In common law systems that rely on testimony by witnesses, a leading question is a question that suggests a particular answer and contains information the examiner is looking to have confirmed. The use of leading questions in court to elicit testimony is restricted in order to reduce the ability of the examiner to direct or influence the evidence presented. Depending on the circumstances, leading questions can be objectionable or proper.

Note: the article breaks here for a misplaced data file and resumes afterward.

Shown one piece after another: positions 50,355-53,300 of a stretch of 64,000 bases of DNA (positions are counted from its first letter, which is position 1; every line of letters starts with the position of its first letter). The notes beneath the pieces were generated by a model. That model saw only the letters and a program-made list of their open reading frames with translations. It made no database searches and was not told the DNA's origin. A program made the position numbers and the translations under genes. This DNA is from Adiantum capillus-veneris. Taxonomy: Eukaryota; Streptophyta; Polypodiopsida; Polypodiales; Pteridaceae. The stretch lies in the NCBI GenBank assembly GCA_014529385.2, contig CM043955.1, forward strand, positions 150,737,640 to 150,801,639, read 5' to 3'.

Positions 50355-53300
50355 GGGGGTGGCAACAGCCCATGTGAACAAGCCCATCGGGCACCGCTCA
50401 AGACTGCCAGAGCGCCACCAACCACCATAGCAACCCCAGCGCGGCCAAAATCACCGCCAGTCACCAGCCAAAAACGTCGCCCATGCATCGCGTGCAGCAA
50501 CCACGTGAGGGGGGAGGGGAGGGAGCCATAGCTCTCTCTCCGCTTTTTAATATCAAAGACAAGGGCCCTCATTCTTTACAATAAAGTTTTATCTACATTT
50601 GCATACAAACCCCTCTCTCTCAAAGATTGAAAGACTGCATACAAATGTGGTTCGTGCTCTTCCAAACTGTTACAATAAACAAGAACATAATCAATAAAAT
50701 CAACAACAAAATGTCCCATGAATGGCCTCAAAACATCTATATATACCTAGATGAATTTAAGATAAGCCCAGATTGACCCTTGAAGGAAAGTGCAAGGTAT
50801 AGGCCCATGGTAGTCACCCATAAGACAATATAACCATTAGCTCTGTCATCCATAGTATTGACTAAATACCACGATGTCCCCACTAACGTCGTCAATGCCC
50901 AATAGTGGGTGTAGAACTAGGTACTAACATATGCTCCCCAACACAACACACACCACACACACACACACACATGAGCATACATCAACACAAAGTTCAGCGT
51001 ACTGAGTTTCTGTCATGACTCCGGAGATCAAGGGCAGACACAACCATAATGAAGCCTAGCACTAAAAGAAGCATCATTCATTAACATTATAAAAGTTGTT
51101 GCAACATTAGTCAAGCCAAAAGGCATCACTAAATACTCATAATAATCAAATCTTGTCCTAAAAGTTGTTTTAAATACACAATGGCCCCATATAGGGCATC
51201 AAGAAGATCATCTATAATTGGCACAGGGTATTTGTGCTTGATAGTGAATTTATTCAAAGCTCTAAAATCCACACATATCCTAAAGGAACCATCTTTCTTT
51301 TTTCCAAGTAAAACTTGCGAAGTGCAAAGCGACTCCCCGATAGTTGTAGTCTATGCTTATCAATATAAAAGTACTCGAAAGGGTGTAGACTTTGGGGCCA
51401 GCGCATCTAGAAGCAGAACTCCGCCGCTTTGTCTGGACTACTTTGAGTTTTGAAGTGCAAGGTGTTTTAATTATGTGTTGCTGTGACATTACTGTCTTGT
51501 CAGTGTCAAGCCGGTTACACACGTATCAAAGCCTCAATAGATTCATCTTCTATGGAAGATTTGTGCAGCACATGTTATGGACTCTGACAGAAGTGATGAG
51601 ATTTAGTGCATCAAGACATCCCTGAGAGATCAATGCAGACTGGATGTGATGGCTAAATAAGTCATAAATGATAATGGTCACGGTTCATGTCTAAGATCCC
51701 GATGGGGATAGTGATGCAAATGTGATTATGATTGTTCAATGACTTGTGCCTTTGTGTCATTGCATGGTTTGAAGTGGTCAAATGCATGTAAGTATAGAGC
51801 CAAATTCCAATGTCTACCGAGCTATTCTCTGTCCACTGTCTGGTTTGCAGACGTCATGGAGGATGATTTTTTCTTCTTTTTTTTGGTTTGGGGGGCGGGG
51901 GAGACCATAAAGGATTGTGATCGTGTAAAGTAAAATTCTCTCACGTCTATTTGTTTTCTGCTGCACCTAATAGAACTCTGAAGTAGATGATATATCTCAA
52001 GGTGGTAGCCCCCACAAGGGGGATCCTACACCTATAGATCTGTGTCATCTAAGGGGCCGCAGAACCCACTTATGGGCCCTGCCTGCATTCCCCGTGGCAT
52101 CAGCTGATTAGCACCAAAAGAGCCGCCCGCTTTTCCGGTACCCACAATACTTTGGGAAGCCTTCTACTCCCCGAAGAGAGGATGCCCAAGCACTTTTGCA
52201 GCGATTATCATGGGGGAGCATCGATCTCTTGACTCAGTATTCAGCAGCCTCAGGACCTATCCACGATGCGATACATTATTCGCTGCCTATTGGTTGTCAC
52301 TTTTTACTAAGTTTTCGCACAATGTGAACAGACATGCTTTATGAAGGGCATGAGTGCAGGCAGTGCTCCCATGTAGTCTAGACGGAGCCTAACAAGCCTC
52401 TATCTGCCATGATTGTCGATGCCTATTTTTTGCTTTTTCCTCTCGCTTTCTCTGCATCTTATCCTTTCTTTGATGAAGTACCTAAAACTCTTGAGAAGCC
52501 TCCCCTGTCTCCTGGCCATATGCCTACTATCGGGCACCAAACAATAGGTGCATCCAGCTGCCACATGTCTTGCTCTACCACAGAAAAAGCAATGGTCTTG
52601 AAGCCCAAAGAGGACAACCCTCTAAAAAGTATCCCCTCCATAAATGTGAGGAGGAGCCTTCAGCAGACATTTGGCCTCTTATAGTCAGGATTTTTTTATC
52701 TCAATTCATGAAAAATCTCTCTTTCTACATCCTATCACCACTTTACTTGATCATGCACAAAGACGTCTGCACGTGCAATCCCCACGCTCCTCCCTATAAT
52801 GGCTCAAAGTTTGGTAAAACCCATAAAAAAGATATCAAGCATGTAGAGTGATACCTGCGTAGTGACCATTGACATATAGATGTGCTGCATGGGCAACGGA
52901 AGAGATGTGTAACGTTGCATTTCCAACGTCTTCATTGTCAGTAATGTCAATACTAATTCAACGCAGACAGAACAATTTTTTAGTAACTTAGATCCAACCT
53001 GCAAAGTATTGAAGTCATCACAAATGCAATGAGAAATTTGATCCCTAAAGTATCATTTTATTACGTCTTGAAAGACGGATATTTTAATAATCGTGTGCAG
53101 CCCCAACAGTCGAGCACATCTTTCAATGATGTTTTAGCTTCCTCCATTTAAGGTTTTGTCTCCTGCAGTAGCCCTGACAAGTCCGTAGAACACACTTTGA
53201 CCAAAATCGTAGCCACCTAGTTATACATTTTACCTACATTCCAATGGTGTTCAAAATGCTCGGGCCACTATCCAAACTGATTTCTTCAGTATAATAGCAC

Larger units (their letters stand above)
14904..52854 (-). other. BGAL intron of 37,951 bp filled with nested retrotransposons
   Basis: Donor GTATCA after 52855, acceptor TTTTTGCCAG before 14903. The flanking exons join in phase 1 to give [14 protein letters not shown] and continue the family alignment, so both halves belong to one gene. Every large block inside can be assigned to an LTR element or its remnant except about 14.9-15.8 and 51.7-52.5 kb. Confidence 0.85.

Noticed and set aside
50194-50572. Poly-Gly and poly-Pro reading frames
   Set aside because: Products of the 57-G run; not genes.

The propriety of leading questions generally depends on the relationship of the witness to the party conducting the examination. An examiner may generally ask leading questions of a hostile witness or on cross-examination ("Will help to elicit the testimony of a witness who, due to age, incapacity, or limited intelligence, is having difficulty communicating their evidence"), but not on direct examination (to "coach" the witness to provide a particular answer).
According to Black's Law Dictionary, a leading question is defined